UN Human Rights Council at 15 – Role and Perspectives

28 April 2021, 13:00-14:30

This online event – co-organized with the Polish Institute of International Affairs (PISM) and the Embassy of Switzerland in Poland – will discuss the Council’s membership and internal dynamics, as well as selected mechanisms.

Read more

View of Villa Moynier Event

Open House: Executive Master in International Law in Armed Conflict

16 June 2021, 12:30-13:30

Join us for our open house to learn more about this part-time programme designed professionals, meet staff, students and alumni, and discuss career opportunities.

Read more

Al Mahdi case: ICC Trial Chamber VIII issues reparations order, 17 August 2017 Short Course

International Criminal Law: General Principles and International Crimes

Fall 2021

This short course, which can be followed in Geneva or online, reviews the origins of international criminal law, its relationship with the international legal order including the UN Security Council and its coexistence with national justice institutions. The scope of international crimes – genocide, crimes against humanity, war crimes and the crime of aggression – is considered alongside initiatives to expand or add to these categories.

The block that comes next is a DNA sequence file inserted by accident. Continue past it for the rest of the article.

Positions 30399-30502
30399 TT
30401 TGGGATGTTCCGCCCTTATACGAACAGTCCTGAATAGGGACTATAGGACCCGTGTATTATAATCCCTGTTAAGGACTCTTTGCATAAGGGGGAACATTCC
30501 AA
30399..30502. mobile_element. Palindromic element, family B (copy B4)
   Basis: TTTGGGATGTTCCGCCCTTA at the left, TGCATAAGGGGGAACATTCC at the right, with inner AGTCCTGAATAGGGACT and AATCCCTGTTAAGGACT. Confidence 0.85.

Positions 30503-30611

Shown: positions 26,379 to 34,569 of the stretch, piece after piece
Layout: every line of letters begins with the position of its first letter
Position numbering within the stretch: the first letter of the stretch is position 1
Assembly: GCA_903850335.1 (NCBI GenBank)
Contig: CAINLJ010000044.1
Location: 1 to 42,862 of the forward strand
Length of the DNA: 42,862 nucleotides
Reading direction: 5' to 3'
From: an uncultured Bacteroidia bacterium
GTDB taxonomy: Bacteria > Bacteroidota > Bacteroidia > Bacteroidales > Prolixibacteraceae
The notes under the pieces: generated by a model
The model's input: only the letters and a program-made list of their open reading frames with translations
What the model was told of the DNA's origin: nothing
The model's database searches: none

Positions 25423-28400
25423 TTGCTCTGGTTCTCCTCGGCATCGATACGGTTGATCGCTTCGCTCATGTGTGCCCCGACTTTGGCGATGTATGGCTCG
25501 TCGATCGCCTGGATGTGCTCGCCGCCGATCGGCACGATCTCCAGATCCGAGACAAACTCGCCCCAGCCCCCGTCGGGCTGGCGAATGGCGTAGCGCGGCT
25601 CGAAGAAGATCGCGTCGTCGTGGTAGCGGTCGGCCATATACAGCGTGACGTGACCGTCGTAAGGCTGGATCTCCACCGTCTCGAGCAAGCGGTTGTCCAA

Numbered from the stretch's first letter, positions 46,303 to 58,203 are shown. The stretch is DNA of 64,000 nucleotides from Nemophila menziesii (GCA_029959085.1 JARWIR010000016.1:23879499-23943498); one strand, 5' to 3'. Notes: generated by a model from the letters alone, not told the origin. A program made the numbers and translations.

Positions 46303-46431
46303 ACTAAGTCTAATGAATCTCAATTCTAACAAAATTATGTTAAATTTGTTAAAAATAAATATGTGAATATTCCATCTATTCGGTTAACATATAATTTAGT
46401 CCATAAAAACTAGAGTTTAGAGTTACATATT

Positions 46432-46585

Read more

Ntaganda case: Closing statements.  The closing statements in the case of The Prosecutor v. Bosco Ntaganda at the International Criminal Court (ICC) started on 28 August 2018 before Trial Chamber VI at the seat of the Court in The Hague (Netherlands). Short Course

Accountability for Atrocity Crimes

20 May - 4 June 2021

This short course, which can be followed in Geneva or online, provides participants with a solid understanding of the existing pluralistic system of international accountability for international crimes and of its main challenges.

Read more

Session of the UN Human Rights Committee Project

Treaty Body Review 2020 and Beyond

Started in January 2018

The Geneva Human Rights Platform contributes to this review process by providing expert input via different avenues, by facilitating dialogue on the review among various stakeholders, as well as by accompanying the development of a follow-up resolution to 68/268 in New York and in Geneva.

Read more

Un plate with Rapporteur Spécial written on it Project

Support to UN Special Procedures

Started in June 2020

Read more

cover of the publication Publication

Military Briefing: Persons with Disabilities and Armed Conflict

published on March 2021

Alice Priddy

Read more